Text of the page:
Thus, while the decisions which disapproved placing the burden of proving self-defense on an accused, namely Cropper and Lesher, were made pursuant to state law, this disapproval was also compelled by the federal constitution since placing the burden of proving self-defense on an accused charged with murder under Pennsylvania law prior to the adoption of the new Crimes Code violates the accused's federal constitutional right to due process of law. Hilbert, Mullaney, Winship. Furthermore, this must be given "complete retroactive effect" as was Hankerson.
The Commonwealth argues the issue is waived because Lynch failed to raise it on direct appeal or in his habeas corpus petition to the federal district court.
Section 3(d) of the P.C.H.A. provides a petitioner is eligible for relief only if ". . . the error resulting in his conviction and sentence has not been . . . waived." Section 4(b) of the P.C.H.A. provides, inter alia:
". . . an issue is waived if:
(1) The petitioner knowingly and understandingly failed to raise it and it could have been raised . . . on appeal [or] in a habeas corpus proceeding . . ."
Section 4(c) of the P.C.H.A. provides:
"There is a rebuttable presumption that a failure . . to raise an issue is a knowing and understanding failure."
In interpreting the P.C.H.A., we have said:
"[t]he overall import of a § 4 waiver is that a petitioner may not raise an issue in a Post Conviction Hearing Act proceeding if he has had any previous opportunity to raise the issue, but failed to do so, provided however that this failure was knowing and understanding and that there are no extraordinary circumstances attendant upon the failure to raise [the issue] . . . It would be manifestly unfair to hold [a petitioner] to a waiver when this waiver is alleged to have occurred at a time when neither [petitioner] nor his attorney had any way of knowing that there existed a right to be waived."
Commonwealth v. Cheeks, 429 Pa. 89, 95, 239 A.2d 793, 796 (1968).
[ 477 Pa. Page 396]
Lynch's direct appeal was filed on January 4, 1973, and disposed of on January 24, 1974. Both Bonomo and Winship were decided prior to that time and might be considered sufficient notice to Lynch and his attorney that the objection to the trial court's instruction on the burden of proof had sufficient merit to warrant pursuing the objection post-trial. Cf. Commonwealth v. Humphrey, 473 Pa. 533, 375 A.2d 717 (1977).*fn3 Indeed, those decisions may have triggered counsel's objection at Lynch's trial. But Winebrenner was decided subsequent to both of those decisions and, after consideration of Bonomo, Winebrenner rejected the argument that placing the burden of proving self-defense on an accused constituted reversible error. Furthermore, Rose was not decided until after final disposition of Lynch's direct appeal. Under the circumstances, we are not disposed to rule that Lynch and his counsel failed to raise the issue "knowingly and understandingly."*fn4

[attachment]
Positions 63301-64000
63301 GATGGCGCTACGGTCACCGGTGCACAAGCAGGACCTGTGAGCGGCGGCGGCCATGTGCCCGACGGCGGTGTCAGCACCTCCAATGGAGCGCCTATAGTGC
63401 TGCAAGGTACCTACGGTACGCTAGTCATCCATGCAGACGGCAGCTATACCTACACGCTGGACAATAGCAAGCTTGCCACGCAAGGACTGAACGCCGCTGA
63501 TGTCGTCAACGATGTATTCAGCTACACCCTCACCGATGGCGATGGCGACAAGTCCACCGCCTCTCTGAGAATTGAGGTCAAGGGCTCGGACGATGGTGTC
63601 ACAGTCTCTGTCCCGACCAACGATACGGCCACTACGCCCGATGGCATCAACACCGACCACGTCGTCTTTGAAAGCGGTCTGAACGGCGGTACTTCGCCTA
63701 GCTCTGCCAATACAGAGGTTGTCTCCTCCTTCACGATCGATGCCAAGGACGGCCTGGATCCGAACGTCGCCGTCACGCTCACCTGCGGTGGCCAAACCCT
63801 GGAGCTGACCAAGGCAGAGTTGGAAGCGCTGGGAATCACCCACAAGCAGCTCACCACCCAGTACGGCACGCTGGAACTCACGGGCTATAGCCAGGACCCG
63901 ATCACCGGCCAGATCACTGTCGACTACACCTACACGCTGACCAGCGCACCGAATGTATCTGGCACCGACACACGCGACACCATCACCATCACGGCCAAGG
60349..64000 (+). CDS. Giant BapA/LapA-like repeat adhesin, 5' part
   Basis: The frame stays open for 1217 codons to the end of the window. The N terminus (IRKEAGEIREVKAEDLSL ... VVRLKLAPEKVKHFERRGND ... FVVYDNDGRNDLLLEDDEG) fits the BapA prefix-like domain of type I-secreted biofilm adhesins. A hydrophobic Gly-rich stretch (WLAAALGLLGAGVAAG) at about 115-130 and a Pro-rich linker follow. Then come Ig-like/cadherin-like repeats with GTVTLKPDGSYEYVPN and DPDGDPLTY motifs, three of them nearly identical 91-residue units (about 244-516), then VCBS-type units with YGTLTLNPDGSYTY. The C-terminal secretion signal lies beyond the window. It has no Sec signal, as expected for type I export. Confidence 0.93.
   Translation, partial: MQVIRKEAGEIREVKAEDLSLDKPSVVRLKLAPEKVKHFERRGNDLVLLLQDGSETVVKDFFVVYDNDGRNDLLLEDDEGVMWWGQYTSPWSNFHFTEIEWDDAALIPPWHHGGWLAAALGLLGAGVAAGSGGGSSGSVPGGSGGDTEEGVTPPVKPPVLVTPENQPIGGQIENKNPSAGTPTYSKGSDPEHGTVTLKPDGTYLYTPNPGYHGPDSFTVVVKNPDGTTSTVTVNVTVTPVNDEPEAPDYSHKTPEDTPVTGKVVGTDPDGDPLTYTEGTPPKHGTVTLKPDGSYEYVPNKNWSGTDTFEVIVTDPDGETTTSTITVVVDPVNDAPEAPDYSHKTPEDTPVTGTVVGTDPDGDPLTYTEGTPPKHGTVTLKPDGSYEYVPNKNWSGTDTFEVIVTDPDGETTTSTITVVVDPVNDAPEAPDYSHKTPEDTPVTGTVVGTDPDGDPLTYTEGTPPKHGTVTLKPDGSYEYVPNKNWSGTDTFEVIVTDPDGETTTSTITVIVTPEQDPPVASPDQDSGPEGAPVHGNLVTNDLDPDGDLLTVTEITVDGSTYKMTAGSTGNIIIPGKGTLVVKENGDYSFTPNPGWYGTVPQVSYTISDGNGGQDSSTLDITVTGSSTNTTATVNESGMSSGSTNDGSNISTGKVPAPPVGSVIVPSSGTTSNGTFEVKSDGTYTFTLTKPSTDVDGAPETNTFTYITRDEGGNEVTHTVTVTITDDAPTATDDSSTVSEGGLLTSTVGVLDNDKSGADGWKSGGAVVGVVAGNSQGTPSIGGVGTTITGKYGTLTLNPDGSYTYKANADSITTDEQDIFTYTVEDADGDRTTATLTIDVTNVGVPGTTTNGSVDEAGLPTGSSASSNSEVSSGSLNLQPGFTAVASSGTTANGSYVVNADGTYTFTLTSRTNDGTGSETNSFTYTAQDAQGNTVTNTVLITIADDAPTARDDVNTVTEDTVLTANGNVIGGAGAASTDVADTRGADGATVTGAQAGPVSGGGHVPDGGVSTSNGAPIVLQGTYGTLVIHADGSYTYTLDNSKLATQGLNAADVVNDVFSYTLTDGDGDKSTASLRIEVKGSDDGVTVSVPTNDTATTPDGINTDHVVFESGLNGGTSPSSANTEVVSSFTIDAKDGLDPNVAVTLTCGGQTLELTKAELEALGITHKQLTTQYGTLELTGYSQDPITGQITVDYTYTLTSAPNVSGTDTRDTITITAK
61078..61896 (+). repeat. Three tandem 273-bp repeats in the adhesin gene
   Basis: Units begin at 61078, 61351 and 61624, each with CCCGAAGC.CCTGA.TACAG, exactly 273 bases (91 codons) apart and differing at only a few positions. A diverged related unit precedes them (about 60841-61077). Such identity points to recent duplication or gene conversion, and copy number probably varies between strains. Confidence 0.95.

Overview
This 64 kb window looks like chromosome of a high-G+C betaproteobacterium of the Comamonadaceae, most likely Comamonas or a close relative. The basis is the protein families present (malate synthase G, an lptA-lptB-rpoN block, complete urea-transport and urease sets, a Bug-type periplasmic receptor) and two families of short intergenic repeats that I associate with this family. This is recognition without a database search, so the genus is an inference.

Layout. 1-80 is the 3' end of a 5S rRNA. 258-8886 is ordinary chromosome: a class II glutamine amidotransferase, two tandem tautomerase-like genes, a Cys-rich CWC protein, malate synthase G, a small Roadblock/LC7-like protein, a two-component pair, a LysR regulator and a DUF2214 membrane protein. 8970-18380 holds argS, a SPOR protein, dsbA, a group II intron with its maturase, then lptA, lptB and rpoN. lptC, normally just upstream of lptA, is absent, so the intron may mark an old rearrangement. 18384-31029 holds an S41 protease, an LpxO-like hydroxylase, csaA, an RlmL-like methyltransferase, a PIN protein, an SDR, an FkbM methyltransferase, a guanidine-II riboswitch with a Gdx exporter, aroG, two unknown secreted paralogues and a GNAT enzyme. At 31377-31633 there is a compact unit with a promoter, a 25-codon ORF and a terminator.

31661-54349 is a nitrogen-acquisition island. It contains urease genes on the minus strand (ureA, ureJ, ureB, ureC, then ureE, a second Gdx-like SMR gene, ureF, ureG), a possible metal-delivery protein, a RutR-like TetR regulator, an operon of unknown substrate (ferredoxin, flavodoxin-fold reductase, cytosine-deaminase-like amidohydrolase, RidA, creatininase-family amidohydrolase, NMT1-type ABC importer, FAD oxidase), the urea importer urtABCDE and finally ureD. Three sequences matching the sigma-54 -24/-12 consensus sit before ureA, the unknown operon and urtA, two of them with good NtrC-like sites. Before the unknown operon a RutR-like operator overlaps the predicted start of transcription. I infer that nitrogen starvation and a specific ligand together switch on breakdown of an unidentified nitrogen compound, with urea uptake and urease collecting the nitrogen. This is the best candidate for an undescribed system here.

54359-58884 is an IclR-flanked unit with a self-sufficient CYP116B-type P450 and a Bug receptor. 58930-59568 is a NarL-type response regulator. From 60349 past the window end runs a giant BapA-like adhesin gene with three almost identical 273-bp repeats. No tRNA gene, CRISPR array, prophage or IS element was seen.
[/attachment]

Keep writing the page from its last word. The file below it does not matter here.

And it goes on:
The Commonwealth's argument that the issue is waived for failing to raise it in the federal habeas corpus proceeding requires little discussion because the record does not show that Lynch was represented by counsel in that proceeding,*fn5 and we have said that "waiver may be presumed only where the petitioner had counsel at the time the waiver allegedly occurred." Commonwealth v. Mumford, 430 Pa. 451, 455, 243 A.2d 440, 442 (1968). [Emphasis in original.] See Commonwealth v. Smith, 461 Pa. 336, 336 A.2d 313 (1975); Commonwealth v. Haynes, 234 Pa. Super. 556,
[ 477 Pa. Page 397340]
A.2d 462 (1975). Cf. Commonwealth v. Haywood, 441 Pa. 177, 272 A.2d 727 (1971).
The order of the Court of Common Pleas of Philadelphia is vacated, the judgment of sentence is reversed, and a new trial is granted.
POMEROY, Justice, concurring.
I join in Chief Justice Eagen's opinion for the Court in this case. Because, however, the relationship of the instant decision to some of our other recent decisions may not be readily apparent, and because the problem of burdens of proof in "affirmative defense" situations and the problem of retroactivity and waiver in connection therewith present a rather treacherous area, I venture this supplementary statement of my own understanding.
The case at bar comes to us by way of an appeal from an order denying relief in a collateral proceeding under the Post Conviction Hearing Act. Act of January 25, 1966, P.L. (1965) 1580, 19 P.S. §§ 1180-1 et seq. (Supp.1977-78). The trial was in 1972 and the defense was self-defense. The defendant's claim that he carried no burden of proof with respect to that defense was properly preserved at trial, but no appeal was taken because, one may assume, the trial court's charge to the contrary was in accordance with the law of this Commonwealth as it then stood. As the Chief Justice's opinion makes clear, that law has since been changed for us by the Supreme Court of the United States in Mullaney v. Wilbur, 421 U.S. 684, 95 S.Ct. 1881, 44 L.Ed.2d 508 (1975). The Supreme Court has also instructed that the new burden of proof with respect to the defense of self-defense is to be applied retrospectively. Hankerson v. North Carolina, 432 U.S. 233, 97 S.Ct. 2339, 53 L.Ed.2d 306 (1977).